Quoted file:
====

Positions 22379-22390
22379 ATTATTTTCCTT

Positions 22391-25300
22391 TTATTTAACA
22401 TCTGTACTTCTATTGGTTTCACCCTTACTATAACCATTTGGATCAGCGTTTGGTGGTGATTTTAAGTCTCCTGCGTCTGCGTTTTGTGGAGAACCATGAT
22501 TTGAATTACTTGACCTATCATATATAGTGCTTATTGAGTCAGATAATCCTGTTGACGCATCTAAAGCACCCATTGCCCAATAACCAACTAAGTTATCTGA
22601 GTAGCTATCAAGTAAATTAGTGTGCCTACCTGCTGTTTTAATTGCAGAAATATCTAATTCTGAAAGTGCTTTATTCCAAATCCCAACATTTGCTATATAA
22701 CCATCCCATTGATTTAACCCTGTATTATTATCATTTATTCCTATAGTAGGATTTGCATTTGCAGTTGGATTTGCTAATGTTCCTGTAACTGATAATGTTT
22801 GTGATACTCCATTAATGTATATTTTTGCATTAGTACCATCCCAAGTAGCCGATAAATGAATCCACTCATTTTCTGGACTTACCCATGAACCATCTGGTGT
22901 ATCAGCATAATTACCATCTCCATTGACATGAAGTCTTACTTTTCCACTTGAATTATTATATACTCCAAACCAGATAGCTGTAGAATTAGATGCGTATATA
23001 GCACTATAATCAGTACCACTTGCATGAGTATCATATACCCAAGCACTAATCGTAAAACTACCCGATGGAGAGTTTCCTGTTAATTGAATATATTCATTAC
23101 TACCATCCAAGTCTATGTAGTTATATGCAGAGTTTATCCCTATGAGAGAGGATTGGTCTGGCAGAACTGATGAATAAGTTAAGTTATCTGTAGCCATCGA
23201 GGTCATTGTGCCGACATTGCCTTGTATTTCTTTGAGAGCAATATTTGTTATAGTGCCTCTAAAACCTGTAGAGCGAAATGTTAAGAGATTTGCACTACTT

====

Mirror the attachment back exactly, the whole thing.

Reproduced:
Positions 22379-22390
22379 ATTATTTTCCTT

Positions 22391-25300
22391 TTATTTAACA
22401 TCTGTACTTCTATTGGTTTCACCCTTACTATAACCATTTGGATCAGCGTTTGGTGGTGATTTTAAGTCTCCTGCGTCTGCGTTTTGTGGAGAACCATGAT
22501 TTGAATTACTTGACCTATCATATATAGTGCTTATTGAGTCAGATAATCCTGTTGACGCATCTAAAGCACCCATTGCCCAATAACCAACTAAGTTATCTGA
22601 GTAGCTATCAAGTAAATTAGTGTGCCTACCTGCTGTTTTAATTGCAGAAATATCTAATTCTGAAAGTGCTTTATTCCAAATCCCAACATTTGCTATATAA
22701 CCATCCCATTGATTTAACCCTGTATTATTATCATTTATTCCTATAGTAGGATTTGCATTTGCAGTTGGATTTGCTAATGTTCCTGTAACTGATAATGTTT
22801 GTGATACTCCATTAATGTATATTTTTGCATTAGTACCATCCCAAGTAGCCGATAAATGAATCCACTCATTTTCTGGACTTACCCATGAACCATCTGGTGT
22901 ATCAGCATAATTACCATCTCCATTGACATGAAGTCTTACTTTTCCACTTGAATTATTATATACTCCAAACCAGATAGCTGTAGAATTAGATGCGTATATA
23001 GCACTATAATCAGTACCACTTGCATGAGTATCATATACCCAAGCACTAATCGTAAAACTACCCGATGGAGAGTTTCCTGTTAATTGAATATATTCATTAC
23101 TACCATCCAAGTCTATGTAGTTATATGCAGAGTTTATCCCTATGAGAGAGGATTGGTCTGGCAGAACTGATGAATAAGTTAAGTTATCTGTAGCCATCGA
23201 GGTCATTGTGCCGACATTGCCTTGTATTTCTTTGAGAGCAATATTTGTTATAGTGCCTCTAAAACCTGTAGAGCGAAATGTTAAGAGATTTGCACTACTT